Determinant differentiation


context $ A,\Omega\in\mathrm{Matrix}(n,\mathbb C) $
context $ A $ … invertible
postulate $\frac{\partial}{\partial t}|_{t=0}\ \mathrm{det}(A+t\,\Omega) = \mathrm{tr}(A^{-1}\Omega)\cdot\mathrm{det}(A) $


$\dfrac{\partial}{\partial t}\left|_{t=0}\right. \dfrac{\mathrm{det}(A+t\,\Omega)}{\mathrm{det}(A)} = \mathrm{tr}(A^{-1}\Omega)$

and also implies

$ \mathrm{tr}(\Omega) = \dfrac{\partial}{\partial t}\left|_{t=0}\right. \mathrm{det}(I_n+t\,\Omega) $
Jacobis full formula

This comes from Jacobi's formula:

${\mathrm d} \det (F(t)) = \det (F(t)) \mathrm{tr} (F(t)^{-1} {\mathrm d}F(t))$

where $F(t)$ is a parameter dependent matrix

This is a special case of the product rule and generalizes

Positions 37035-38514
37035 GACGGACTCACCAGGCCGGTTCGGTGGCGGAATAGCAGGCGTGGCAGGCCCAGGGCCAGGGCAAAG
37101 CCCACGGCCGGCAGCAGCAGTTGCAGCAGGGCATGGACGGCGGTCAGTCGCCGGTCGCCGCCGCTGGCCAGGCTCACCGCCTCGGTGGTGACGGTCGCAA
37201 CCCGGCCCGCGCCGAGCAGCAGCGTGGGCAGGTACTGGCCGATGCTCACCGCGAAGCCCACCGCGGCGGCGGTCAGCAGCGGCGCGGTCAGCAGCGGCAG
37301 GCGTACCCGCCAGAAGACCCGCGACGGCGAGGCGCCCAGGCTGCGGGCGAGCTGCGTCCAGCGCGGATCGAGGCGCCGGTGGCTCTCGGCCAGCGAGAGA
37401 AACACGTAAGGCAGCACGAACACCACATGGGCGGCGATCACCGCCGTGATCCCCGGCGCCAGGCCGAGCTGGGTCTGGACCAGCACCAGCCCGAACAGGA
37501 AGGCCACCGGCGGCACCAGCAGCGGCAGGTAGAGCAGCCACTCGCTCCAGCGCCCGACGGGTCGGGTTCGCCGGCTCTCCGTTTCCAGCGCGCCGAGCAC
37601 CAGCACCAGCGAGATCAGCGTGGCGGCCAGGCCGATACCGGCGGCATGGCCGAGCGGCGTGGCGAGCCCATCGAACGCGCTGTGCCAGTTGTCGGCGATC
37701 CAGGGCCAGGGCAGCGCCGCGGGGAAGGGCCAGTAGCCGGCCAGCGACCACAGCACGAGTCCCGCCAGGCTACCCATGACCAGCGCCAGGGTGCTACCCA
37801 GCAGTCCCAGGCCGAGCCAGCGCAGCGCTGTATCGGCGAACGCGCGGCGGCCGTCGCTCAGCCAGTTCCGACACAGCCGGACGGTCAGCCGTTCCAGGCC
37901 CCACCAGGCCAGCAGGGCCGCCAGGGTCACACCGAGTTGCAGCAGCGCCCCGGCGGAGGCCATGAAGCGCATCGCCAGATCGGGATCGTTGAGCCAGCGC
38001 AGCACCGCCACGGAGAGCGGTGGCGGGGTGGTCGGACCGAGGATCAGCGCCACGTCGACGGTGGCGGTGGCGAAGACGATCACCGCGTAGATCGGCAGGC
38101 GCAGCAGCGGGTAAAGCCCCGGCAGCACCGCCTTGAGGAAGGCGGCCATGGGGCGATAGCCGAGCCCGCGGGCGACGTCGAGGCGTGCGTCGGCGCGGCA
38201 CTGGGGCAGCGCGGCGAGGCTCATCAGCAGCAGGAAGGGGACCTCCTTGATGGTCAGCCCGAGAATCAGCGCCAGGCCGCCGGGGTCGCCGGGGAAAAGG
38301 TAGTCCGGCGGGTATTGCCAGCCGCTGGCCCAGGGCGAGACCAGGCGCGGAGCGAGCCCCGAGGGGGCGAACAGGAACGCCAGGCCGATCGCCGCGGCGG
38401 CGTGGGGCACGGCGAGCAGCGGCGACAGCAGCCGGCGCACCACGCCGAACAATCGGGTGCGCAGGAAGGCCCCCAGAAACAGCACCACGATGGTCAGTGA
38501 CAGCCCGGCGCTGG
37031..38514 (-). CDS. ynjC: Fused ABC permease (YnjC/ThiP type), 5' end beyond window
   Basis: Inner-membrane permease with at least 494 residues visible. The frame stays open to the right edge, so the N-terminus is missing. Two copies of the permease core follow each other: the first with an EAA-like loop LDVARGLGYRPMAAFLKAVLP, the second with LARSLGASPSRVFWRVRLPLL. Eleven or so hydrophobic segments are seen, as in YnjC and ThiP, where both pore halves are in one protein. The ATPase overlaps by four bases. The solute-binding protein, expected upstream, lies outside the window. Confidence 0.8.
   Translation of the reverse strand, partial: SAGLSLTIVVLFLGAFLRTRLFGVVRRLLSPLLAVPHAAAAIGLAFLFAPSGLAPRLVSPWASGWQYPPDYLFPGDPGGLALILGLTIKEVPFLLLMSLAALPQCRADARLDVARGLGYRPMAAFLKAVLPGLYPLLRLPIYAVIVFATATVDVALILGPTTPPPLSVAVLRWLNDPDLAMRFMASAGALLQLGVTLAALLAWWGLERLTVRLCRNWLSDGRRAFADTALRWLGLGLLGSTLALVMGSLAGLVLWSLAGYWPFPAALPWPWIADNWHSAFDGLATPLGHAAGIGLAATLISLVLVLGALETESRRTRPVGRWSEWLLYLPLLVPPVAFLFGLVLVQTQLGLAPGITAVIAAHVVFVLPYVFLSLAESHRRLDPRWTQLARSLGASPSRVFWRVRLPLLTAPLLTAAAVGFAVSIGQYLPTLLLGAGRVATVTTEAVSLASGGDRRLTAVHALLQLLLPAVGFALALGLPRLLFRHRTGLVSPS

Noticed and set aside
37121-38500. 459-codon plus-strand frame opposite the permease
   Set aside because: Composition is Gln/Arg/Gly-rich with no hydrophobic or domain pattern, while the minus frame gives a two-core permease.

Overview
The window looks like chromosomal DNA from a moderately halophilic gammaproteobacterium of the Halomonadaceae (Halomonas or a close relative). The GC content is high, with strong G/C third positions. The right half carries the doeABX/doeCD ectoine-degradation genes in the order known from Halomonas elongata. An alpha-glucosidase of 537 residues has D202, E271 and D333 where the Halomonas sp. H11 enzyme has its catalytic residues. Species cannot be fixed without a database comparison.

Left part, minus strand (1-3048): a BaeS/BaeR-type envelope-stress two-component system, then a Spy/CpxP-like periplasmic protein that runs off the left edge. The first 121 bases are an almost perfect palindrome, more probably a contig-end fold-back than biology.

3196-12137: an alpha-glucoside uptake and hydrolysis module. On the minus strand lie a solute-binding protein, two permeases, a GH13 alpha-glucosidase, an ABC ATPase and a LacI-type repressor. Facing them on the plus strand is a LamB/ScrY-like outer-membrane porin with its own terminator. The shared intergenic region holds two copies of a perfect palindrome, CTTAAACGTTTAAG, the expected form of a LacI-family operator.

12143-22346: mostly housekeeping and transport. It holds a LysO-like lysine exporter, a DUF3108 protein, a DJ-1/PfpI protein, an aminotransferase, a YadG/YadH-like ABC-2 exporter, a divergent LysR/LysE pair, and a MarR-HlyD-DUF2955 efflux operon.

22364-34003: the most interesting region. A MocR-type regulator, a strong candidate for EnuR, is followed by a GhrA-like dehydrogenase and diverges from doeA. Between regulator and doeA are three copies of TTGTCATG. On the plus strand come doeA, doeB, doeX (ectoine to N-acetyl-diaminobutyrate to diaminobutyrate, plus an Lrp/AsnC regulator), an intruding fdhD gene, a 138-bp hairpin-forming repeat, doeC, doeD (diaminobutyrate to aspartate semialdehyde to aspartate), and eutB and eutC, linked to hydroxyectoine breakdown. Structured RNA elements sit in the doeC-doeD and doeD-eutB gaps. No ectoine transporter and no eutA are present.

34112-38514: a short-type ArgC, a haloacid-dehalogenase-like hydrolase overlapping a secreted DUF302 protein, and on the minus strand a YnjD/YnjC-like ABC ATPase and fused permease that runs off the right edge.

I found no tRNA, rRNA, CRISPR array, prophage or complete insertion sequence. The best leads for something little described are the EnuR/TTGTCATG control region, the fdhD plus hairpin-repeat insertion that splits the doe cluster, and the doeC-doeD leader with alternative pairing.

${\mathrm d}\left(a\cdot b\right) = a\,{\mathrm d}b+b\,{\mathrm d}a = a\cdot b\left(\dfrac{1}{a}{\mathrm d}a+\dfrac{1}{b}{\mathrm d}b\right)$.

which you get for

$F(t) := \mathrm{diag}(a(t),b(t))$,

which can be seen $a(t)\cdot b(t)=\det\,F(t)$ representing the changing area of a rectangle.

The expression $\dfrac{1}{a}{\mathrm d}a$ is the so called logarithmic derivative of $a$ and scale invariant.


The function of $t$ on the right acts like a generating function. Of course

$ \mathrm{tr}(\Omega) = \dfrac{\partial}{\partial t}\left|_{t=0}\right. \mathrm{tr}(K+t\,\Omega+{\mathcal O}(t^2)) $

but the det-formula involves a non-linear function.


Wikipedia: Jacobi's formula


Special case of


Link to graph
Log In
Improvements of the human condition